Douglas Paal: America is experiencing combat fatigue, which is not the same as retreat. American hard power is not in decline, but it is temporarily resting, as it needs to do. The American economy is in the early stages of a recovery, as seen from the stock market performance last year. US interests remain far-flung and quite defensible, but our military needs to recover from ill-conceived and ill-conducted conflicts and address the challenges of the future.

Ding Gang: The strategic adjustment of the US entails two things. First, outsourcing work it has been doing to other countries. The US is indeed putting more emphasis on cooperation, rather than going it alone today, but the purpose of that is to better achieve its own strategic interests. The US is trying to turn missions impossible to missions possible through cooperating with other countries.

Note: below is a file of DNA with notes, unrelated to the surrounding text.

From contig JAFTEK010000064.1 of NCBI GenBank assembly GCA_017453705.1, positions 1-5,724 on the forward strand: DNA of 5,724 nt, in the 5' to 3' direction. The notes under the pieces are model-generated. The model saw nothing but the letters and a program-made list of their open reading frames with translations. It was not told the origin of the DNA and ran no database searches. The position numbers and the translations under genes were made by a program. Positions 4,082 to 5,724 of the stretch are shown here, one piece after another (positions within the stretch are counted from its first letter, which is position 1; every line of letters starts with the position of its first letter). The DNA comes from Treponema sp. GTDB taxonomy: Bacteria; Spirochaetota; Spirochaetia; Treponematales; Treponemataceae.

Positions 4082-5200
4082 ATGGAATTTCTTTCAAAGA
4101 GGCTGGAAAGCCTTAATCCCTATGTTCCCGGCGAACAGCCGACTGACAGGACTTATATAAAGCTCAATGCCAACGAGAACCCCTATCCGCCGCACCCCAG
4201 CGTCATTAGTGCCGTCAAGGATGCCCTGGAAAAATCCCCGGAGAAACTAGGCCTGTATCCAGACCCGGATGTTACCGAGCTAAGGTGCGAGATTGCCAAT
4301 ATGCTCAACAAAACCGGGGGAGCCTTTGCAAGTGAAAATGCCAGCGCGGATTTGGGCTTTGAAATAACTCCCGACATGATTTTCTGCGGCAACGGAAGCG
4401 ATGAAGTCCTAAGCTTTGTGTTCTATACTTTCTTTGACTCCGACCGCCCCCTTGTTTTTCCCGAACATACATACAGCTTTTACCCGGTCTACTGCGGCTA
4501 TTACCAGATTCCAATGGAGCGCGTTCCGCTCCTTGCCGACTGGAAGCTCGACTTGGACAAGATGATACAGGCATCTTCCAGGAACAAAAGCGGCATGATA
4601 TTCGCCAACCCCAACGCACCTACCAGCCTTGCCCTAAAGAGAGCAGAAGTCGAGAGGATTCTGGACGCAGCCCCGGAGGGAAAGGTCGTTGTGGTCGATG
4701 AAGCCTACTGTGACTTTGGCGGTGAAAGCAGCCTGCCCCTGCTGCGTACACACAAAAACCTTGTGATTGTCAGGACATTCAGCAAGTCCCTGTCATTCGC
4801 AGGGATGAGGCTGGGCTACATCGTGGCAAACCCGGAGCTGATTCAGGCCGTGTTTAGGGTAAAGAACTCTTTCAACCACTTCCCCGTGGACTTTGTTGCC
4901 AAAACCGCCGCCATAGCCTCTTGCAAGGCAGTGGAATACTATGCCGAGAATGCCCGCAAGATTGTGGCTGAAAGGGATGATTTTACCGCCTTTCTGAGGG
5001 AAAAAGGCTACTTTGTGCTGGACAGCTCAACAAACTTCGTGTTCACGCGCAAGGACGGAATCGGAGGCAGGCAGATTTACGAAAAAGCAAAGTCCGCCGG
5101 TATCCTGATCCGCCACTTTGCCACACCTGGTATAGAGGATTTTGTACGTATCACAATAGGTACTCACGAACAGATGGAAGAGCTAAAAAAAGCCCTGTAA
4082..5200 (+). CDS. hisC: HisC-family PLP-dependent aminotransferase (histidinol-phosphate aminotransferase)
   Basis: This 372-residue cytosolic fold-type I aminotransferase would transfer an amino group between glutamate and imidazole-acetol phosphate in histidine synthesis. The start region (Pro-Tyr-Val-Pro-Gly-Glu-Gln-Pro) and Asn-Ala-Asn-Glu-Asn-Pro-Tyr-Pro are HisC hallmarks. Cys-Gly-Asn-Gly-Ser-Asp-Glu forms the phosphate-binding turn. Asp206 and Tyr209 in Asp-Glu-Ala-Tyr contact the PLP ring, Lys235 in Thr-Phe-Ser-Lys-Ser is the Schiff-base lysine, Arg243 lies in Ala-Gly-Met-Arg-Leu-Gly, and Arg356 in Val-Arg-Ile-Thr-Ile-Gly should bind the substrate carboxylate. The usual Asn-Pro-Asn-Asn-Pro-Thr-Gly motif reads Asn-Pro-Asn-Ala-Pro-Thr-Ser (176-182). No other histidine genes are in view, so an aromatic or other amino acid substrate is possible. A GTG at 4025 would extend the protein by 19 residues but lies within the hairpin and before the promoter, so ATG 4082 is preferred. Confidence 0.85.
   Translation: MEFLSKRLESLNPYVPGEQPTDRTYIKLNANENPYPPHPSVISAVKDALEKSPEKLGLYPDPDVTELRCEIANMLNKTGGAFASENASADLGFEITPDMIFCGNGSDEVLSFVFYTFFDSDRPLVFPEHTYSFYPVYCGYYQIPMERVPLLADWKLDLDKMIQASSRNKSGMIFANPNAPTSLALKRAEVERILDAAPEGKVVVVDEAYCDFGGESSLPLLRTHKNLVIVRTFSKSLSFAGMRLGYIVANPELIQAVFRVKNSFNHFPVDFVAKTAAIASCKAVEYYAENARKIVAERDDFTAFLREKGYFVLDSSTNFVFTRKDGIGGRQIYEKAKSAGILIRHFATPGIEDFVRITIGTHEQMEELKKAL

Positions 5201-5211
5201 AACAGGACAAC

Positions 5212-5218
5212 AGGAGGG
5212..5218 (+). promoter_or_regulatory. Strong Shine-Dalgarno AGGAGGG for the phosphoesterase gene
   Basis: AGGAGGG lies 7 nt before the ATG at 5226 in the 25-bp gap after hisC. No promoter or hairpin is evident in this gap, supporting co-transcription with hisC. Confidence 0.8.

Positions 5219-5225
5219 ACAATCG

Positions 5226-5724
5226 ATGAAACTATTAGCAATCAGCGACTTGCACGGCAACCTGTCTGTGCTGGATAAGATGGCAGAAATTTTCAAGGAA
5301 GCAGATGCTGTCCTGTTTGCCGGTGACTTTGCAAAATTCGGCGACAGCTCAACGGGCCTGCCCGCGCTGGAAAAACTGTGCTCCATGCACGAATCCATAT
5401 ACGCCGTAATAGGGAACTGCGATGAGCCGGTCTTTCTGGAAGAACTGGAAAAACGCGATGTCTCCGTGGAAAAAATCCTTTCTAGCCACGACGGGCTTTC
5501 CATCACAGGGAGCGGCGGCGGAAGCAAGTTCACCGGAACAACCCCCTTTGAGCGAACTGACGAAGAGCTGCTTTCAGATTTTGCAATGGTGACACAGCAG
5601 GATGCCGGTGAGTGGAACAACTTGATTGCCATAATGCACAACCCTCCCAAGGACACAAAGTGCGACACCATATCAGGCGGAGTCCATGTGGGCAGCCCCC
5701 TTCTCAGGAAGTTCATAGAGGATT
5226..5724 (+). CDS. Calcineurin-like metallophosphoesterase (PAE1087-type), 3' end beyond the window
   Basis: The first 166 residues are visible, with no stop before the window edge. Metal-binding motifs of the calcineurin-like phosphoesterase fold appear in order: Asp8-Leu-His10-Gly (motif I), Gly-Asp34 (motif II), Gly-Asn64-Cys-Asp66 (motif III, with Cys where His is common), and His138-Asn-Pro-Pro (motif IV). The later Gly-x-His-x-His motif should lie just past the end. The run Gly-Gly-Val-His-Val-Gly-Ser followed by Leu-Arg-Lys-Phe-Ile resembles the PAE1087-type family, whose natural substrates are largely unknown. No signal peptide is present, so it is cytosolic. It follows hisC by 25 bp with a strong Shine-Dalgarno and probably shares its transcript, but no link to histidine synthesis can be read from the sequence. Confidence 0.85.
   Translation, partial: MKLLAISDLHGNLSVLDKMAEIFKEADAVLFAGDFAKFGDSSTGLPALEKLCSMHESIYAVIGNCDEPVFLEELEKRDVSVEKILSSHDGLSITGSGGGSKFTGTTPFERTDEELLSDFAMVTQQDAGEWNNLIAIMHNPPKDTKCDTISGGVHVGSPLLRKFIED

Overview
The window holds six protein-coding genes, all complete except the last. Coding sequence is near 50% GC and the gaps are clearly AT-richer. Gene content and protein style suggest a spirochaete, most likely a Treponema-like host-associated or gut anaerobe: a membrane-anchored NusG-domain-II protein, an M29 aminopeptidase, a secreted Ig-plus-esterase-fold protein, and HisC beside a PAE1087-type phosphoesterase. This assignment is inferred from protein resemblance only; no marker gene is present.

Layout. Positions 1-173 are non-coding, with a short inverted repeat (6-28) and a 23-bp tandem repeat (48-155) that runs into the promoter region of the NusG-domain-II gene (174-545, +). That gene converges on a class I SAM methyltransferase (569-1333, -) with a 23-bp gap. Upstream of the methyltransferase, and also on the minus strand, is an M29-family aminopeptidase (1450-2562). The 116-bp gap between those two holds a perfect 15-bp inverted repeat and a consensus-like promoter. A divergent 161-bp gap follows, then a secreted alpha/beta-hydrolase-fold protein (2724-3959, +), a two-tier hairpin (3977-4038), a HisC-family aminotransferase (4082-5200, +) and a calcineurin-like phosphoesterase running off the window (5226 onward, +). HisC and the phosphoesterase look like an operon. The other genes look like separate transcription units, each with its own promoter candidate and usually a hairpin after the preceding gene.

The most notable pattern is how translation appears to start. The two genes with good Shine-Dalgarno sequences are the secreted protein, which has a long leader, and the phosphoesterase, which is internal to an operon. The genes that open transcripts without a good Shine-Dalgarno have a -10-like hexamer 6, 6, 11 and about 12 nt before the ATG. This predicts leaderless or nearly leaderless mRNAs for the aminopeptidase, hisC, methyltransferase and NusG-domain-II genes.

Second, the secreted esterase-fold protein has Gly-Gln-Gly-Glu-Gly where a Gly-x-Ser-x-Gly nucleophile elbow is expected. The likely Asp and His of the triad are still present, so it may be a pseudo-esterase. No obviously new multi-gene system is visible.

Another thing is that the US is repositioning its resources. The US has withdrawn or is withdrawing its military forces from Iraq and Afghanistan, but it is gaining strength in other areas. For instance, according to its naval plan, by the year 2020, 60 percent of its military force will be deployed in the Pacific region, and the number of ships will be raised from 50 to 65. The US is also implementing its joint air-sea battle strategy in cooperation with its Asian allies, especially Japan. On a global scale, the US is the ablest nation in terms of transforming its own strategic aims into ones shared with other countries, especially among its allies.

The reason behind this strategic adjustment is that the US realizes it cannot manage affairs across the whole world on its own. Inevitably, under the framework of cooperation, the US has to share benefits with other parties involved – in other words, it has to pay a certain price to ensure sustained cooperation. It may look like a strategic retreat on the US side, but in fact the US is looking further forward by taking a step back.